Reni Küng is a Swiss born artist, exhibiting exclusively at Michael Commerford Gallery. Her medium is light sculpture, primarily working with natural and discarded materials. From now until the end of July, Reni has two large-scale wall lights on display that she invites you to experience before they’re packed up and shipped to Myanmar. These light sculptures took over two 7 months to build, with the entire process taking 2 years. They were created for a husband and wife, whose bond and individualism served as inspiration for both pieces.
In January 2016 Reni went to Myanmar to meet with the couple that had commissioned her, so far having only communicated with the interior designer and the architect. She presented her previous works and read how they reacted to what they saw. Reni’s passion for her work was palpable, resulting in artistic freedom for her to interpret and create. During this visit to Myanmar, Reni attended a lunch with the couple and developed a true sense of their dynamics. They had a strong connection, with hardly any interaction between them. There was a link and they didn’t need any demonstrative behaviours. The concept to build two light sculptures came to life, one male and one female. They would face one another on two levels, symbolic of two people knowing one another.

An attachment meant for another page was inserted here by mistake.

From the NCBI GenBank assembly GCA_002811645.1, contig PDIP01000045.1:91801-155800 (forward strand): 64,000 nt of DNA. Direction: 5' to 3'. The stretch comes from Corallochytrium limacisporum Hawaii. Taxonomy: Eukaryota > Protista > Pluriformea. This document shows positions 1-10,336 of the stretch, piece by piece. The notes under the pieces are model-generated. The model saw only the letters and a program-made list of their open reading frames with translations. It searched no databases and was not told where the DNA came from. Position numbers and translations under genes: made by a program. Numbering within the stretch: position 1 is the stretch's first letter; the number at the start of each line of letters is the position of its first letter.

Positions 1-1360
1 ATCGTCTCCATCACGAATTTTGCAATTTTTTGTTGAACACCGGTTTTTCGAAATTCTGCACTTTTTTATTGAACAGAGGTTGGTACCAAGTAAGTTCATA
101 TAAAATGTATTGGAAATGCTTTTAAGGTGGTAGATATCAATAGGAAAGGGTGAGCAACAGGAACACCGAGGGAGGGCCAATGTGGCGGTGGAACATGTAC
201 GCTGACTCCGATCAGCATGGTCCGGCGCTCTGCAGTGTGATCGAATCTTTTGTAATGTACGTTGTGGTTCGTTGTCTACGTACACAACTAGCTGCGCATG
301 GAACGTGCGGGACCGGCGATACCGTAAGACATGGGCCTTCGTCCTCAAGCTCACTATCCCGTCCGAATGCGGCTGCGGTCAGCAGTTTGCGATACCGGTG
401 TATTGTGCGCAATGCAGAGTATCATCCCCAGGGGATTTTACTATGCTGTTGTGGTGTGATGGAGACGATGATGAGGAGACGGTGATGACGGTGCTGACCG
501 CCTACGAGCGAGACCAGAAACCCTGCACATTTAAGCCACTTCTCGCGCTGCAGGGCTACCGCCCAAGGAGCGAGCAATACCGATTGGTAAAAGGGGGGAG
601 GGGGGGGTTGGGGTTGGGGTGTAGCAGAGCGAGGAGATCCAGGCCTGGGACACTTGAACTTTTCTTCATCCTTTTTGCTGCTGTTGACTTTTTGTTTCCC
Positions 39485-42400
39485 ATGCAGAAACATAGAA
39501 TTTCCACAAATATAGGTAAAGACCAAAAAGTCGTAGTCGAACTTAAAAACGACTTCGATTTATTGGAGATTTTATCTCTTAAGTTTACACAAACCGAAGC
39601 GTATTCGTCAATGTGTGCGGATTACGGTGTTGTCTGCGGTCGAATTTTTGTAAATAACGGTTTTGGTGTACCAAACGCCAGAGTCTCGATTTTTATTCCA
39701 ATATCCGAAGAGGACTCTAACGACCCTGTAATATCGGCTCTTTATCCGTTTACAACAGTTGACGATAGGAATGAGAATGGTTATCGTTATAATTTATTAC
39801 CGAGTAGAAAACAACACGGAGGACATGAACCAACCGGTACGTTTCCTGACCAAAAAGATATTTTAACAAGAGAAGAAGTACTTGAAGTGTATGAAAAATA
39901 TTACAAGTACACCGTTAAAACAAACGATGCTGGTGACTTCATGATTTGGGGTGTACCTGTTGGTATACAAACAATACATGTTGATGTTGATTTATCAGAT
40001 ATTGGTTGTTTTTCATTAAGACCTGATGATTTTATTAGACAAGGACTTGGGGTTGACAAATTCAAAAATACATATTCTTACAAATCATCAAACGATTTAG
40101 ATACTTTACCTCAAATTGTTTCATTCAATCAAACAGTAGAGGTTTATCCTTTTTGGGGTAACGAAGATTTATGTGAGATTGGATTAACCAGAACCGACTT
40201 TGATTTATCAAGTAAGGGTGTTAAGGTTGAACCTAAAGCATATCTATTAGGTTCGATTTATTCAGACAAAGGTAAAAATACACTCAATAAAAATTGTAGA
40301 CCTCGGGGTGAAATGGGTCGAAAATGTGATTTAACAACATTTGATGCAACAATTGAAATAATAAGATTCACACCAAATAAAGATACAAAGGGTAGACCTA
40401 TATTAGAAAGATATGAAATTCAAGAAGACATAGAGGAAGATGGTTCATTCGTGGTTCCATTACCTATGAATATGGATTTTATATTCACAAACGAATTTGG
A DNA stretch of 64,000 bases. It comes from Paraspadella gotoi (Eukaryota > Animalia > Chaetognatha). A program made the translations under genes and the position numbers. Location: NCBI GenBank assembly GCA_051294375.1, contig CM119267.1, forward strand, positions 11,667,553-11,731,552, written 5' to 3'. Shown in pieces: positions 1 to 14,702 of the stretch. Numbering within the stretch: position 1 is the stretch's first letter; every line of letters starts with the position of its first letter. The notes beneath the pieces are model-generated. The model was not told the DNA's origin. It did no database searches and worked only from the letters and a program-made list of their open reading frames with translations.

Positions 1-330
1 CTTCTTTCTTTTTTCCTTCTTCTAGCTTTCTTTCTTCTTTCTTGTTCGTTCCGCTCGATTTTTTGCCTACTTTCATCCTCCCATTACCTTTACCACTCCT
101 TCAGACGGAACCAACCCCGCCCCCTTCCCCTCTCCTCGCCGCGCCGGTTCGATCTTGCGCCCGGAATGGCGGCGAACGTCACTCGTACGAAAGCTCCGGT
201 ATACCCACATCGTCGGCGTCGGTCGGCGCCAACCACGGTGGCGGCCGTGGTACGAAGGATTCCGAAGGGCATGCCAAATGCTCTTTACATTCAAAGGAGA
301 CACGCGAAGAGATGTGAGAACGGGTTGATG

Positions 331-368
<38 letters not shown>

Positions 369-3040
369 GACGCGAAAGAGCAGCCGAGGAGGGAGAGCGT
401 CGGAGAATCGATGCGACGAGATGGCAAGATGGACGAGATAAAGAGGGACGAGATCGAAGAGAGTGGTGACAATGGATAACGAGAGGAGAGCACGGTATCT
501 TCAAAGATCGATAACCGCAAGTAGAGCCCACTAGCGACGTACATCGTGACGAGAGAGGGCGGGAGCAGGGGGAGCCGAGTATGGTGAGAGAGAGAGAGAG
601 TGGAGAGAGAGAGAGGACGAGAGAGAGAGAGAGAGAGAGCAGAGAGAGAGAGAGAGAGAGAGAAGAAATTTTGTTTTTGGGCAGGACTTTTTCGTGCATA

The female light is made of handmade stinging nettle string, interlacing a female quality. Reni used broken glass from the beach that had been softened by the sea, enhancing the movement of the three stripes that extend from the core of the light, through to the edges. The stripes harness the soft light and energy, embodying the wife’s presence and strength. Her light will be placed on the upper level, guiding downwards towards his.
The male lights nautilus movement is almost jagged, distending and making way for sharp streaks of light. To achieve a contrast, Reni used Tiger Bamboo, Black Bamboo and Natural Bamboo. The husband has a leading quality to him and a strong personality that can be harsh, but clear. The use of Bamboo represents his masculine qualities and characterises Myanmar itself. Bamboo is a prominent building material and is often used for scaffolding. His light will be situated in the meditation room on the lower floor.